They Were Teachable


By Dan L. Cox

It all started by Jesus calling a few men to follow Him. This revealed immediately the direction His evangelistic strategy would take. His concern was not with programs to reach the multitudes, but with men whom the multitudes would follow. Remarkable as it may seem, Jesus started to gather these men before He ever organized an evangelistic campaign or even preached a sermon in public. Men were to be His method of winning the world to God.

The initial objective of Jesus’ plan was to enlist men who could bear witness to his life, and carry on His work. John and Andrew were the first to be invited, Andrew in turn brought his brother Peter. Next Jesus found Philip on His way to Galilee, and Philip found Nathaniel. There is no evidence of haste in the selection of these disciples; just determination. James, the brother of John, is not mentioned as one of the group until the four fisherman are recalled several months later by the Sea of Galilee (Mark 1: 19; Matt. 4:21). Shortly afterward Matthew is bidden to follow the Master as Jesus passed through Capernaum (Mark 2:13; Matt. 9: 9; Luke 5:27-28). The particulars surrounding the call of the other disciples are not recorded in the Gospels, but it is believed that they all occurred in the first year of the Lord’s ministry.

What is revealing about these men is that at first they do not impress us a being key men. None of them occupied prominent places in the Synagogue, nor did any of them belong to the Levitical priesthood. For the most part, they were common laboring men, probably having no professional training beyond the rudiments of knowledge necessary for their vocation. Perhaps a few of them came from families of some considerable means, such as the sons of Zebedee, but none of them could have been considered wealthy. They had no academic degrees in the arts and philosophies of their day. Like their Master, their formal education likely consisted only of the Synagogue schools. Most of them were raised in the poor section of the country around Galilee. Apparently the only one of the twelve who came from the more refined region of Judea was Judas Iscariot. By any standard of sophisticated culture then and now, they would surely be considered a ragged group of men. In short, these men selected by the Lord to be His assistants represented an average cross section of their day. Not the kind of group one would expect to win the world for Christ.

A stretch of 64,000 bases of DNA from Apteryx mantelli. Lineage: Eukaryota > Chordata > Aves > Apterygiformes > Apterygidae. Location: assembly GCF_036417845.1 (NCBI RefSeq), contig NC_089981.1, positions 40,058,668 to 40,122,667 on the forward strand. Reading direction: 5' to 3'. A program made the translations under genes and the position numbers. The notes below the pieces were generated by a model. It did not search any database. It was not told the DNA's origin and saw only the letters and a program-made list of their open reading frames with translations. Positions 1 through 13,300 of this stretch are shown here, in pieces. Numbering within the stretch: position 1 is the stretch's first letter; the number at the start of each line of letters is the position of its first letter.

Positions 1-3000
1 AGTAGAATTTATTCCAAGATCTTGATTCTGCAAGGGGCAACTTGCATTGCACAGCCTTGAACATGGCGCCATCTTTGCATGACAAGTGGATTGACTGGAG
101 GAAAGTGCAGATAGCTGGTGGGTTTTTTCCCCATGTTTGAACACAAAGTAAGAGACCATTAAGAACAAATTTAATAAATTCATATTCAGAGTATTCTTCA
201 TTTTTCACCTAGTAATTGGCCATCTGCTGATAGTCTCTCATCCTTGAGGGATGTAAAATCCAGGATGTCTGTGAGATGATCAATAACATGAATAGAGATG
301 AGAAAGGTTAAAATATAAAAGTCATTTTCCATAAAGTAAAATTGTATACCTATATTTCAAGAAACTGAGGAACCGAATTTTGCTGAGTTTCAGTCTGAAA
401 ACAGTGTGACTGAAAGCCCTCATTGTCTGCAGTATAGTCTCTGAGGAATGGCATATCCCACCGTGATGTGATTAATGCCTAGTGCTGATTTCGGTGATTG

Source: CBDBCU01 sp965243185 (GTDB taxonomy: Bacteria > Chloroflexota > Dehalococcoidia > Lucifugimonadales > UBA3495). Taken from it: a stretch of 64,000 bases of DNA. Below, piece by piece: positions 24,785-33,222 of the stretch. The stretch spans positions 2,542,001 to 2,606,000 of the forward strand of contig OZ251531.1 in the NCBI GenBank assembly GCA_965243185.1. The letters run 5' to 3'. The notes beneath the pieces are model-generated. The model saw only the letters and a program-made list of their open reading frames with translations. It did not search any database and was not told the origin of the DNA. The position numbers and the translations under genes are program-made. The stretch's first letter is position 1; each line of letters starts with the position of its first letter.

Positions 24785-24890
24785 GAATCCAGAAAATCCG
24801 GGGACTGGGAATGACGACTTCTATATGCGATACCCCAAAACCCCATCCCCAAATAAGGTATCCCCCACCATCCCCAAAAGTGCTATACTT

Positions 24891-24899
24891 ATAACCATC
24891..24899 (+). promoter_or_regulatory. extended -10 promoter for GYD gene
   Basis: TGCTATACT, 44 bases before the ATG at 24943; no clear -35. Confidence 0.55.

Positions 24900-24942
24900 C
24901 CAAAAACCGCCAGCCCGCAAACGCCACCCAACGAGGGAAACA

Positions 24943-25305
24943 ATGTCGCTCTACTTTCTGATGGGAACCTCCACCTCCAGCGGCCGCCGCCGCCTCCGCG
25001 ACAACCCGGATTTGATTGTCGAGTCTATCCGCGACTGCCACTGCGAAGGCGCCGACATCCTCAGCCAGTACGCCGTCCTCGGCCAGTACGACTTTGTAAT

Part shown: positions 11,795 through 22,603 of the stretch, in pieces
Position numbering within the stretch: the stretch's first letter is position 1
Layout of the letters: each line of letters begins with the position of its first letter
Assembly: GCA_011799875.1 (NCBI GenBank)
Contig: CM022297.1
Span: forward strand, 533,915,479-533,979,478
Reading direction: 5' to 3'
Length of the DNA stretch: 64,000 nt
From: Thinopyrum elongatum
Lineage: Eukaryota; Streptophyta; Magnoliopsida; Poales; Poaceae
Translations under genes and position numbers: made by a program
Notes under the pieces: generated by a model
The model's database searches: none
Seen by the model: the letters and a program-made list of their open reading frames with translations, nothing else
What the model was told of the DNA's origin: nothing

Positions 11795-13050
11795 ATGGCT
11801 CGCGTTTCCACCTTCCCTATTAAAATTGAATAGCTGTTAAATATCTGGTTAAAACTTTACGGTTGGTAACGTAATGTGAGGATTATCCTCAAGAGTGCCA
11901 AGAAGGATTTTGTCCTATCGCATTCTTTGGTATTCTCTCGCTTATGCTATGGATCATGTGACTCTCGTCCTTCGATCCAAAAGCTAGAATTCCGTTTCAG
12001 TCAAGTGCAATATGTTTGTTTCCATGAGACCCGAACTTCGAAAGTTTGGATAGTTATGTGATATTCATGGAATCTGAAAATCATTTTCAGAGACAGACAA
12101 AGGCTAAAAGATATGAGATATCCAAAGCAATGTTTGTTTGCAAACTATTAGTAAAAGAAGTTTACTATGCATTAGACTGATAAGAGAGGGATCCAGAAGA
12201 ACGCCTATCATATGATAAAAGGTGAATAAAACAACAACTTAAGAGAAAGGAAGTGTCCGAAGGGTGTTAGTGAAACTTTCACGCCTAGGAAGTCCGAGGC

Yet, Jesus saw in these simple men the potential of leadership for the Kingdom. They were indeed “unlearned and ignorant,” according to the world’s standard (Acts 4:13), but they were teachable. Though often mistaken in their judgments and slow to comprehend spiritual things, they were honest men, willing to confess their need. Their mannerisms may have been awkward and their abilities limited, but with the exception of their traitor, their hearts were big.

What is perhaps most significant about them was their sincere yearning for God and the realities of His life. One cannot transform a world except as individuals in the world are transformed, and individuals cannot be changed except as they are molded in the hands of the Master.

Better to take teachable men who learn what it means to conquer for Christ than to spend a lifetime just keeping a program going with men, who has never learn to follow the call of the Master.

Whatever the particular form our methodology takes, Jesus’ life would teach us that finding and training men to reach men must have priority. The multitudes cannot know the Gospel unless they have a living witness of Christ’s life in their own.